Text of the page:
Moving to London entails a lot of adjustments, among which is getting used to differences between American and British English as well as simply telling the time!
Use of Military Time in the UK
One key difference you’ll detect on digital clocks in the UK is that they are often in military time—that is, they go up to 24:00, thereby eliminating a need to specify a.m. versus p.m. You’ll notice if your clock goes to 24 at midnight, it’ll switch to 00 when the next day technically begins. It’s only a matter of simple arithmetic to determine what time it is once the clock “ticks” past noon: simply subtract the number twelve and tack on the “p.m.” Regardless, it can still be disorienting when you’re first getting used to it; I remember making mistakes like interpreting 17:00, for example, as 7:00 p.m. rather than 5:00 p.m. at a rapid glance.
British English versus American English
Beyond that, you will also encounter the following linguistic differences:
half-past – For example, if it’s 3:30, the English are likely to say it’s “half-past three” rather than “three thirty.”
past = after. So, in addition to “half past,” any number of minutes past the hour will be phrased that same way—i.e., 6:25 is “twenty-five past six” as opposed to “twenty-five after six.”
to = till / before. Basically, the same as the above except for in terms of minutes before the hour. So, to give an example, 6:50 would be phrased “ten to seven” rather than “ten till seven” or “ten minutes before seven.”
midday = noon.
The British also have particular nicknames to designate their special times of day that center on tea and snacks:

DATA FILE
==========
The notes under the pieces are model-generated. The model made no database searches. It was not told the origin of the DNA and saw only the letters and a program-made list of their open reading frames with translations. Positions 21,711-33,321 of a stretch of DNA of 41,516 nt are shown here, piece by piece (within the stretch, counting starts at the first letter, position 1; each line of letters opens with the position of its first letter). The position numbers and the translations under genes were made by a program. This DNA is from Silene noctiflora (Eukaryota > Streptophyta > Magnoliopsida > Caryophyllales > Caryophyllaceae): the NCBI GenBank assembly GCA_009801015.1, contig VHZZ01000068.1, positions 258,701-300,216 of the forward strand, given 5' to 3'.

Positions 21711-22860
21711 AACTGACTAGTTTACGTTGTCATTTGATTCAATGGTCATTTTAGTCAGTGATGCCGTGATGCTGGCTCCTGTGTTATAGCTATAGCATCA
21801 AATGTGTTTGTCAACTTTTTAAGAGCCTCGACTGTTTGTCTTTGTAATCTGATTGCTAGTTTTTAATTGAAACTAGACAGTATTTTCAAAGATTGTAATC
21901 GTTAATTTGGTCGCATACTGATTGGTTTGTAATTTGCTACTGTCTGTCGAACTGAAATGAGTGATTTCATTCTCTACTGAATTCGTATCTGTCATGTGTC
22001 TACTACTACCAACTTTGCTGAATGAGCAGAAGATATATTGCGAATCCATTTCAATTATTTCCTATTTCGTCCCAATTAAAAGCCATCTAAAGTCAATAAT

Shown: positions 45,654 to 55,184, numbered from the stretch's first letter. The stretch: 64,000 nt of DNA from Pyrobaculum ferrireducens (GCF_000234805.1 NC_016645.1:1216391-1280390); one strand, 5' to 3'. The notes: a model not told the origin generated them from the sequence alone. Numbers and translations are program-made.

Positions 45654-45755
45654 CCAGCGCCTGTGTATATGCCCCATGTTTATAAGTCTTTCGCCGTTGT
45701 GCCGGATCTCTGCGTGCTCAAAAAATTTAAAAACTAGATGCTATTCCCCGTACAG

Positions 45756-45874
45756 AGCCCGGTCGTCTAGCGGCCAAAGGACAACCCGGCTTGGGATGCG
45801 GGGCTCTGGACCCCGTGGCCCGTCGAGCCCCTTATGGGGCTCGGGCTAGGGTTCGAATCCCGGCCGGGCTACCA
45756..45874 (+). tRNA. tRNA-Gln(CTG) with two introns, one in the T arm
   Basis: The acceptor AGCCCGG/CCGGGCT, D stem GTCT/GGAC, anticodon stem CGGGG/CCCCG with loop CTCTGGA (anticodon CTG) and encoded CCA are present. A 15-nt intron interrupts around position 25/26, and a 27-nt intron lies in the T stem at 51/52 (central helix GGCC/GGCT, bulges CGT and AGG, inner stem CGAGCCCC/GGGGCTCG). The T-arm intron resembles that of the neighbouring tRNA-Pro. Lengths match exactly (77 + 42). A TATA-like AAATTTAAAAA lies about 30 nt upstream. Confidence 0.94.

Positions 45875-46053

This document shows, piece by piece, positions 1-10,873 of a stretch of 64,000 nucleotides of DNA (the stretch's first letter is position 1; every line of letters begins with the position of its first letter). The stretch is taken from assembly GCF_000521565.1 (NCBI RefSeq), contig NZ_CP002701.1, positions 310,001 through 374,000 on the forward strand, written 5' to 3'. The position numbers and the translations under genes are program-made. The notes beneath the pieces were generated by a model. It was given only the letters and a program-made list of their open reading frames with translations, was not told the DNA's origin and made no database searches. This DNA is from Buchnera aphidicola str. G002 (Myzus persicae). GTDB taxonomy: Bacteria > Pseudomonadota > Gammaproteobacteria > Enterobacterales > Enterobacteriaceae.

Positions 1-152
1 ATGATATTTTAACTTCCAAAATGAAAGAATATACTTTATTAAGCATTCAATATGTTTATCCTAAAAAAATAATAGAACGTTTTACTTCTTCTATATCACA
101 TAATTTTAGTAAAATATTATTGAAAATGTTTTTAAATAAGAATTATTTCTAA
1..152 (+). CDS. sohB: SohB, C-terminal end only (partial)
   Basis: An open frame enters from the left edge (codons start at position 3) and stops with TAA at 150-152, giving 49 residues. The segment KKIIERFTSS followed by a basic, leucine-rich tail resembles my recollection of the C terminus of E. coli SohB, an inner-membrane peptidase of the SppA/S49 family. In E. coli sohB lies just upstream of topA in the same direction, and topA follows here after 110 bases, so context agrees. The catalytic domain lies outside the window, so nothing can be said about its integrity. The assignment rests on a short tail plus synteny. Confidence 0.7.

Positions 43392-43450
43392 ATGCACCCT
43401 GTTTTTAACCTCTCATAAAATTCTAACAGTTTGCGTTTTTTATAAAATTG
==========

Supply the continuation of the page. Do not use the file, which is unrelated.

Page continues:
elevenses – Nicknamed after eleven o’clock, this is the approximate time of day when it’s traditional to have a light, late-morning snack. It commonly includes tea and biscuits.
tea time/afternoon tea / low tea – Anywhere between 3:00-5:00 pm (or should I say, 15:00-17:00) is the traditional English time for sitting to tea as a snack between lunch and dinner. It can be quite elaborate and stomach-filling when done elegantly at hotels, nice restaurants/cafés, and society functions, including an array of finger sandwiches, scones, and other pastries, but in an everyday context, it can be casually observed with biscuits and sandwiches, very similar to a later-day elevenses if not a bit more substantial.
Where Time Begins
Indeed, London is where time starts, laying as it does on the Prime Meridian—see my related “London Locations” post on Greenwich and its Royal Observatory and Maritime Museum, which make for a fascinating visit—the sea clocks are my favorite part. As of now, UK time is five hours ahead of the North American Eastern Standard Time, six hours ahead of Central, seven ahead of Mountain, and eight ahead of Pacific. (So keep that in mind if you’re calling London Relocation from the U.S. or Canada—we’re running five to eight hours later than you, but will respond to calls through midnight our time within a half hour! Anything later will be addressed within the next day.)
Interestingly enough, however, the next week may bring proposals for switching the UK’s time zone from GMT (Greenwich Mean Time) to CET (Central European Time), which is GMT+1 hour! The intention, it seems, is to lengthen daylight in the evening, which all of us who have lived through the depressing dark winter UK afternoons can surely delight in, though it will make mornings darker. (see the BBC article, “Plan to Bring UK Clocks Forward“)
Just a few pointers to help keep you in step and on time after your London move; and, remember, the staff at London Relocation is on the clock and awaiting your contact if we can help you rent your new London apartment in a “timely” manner!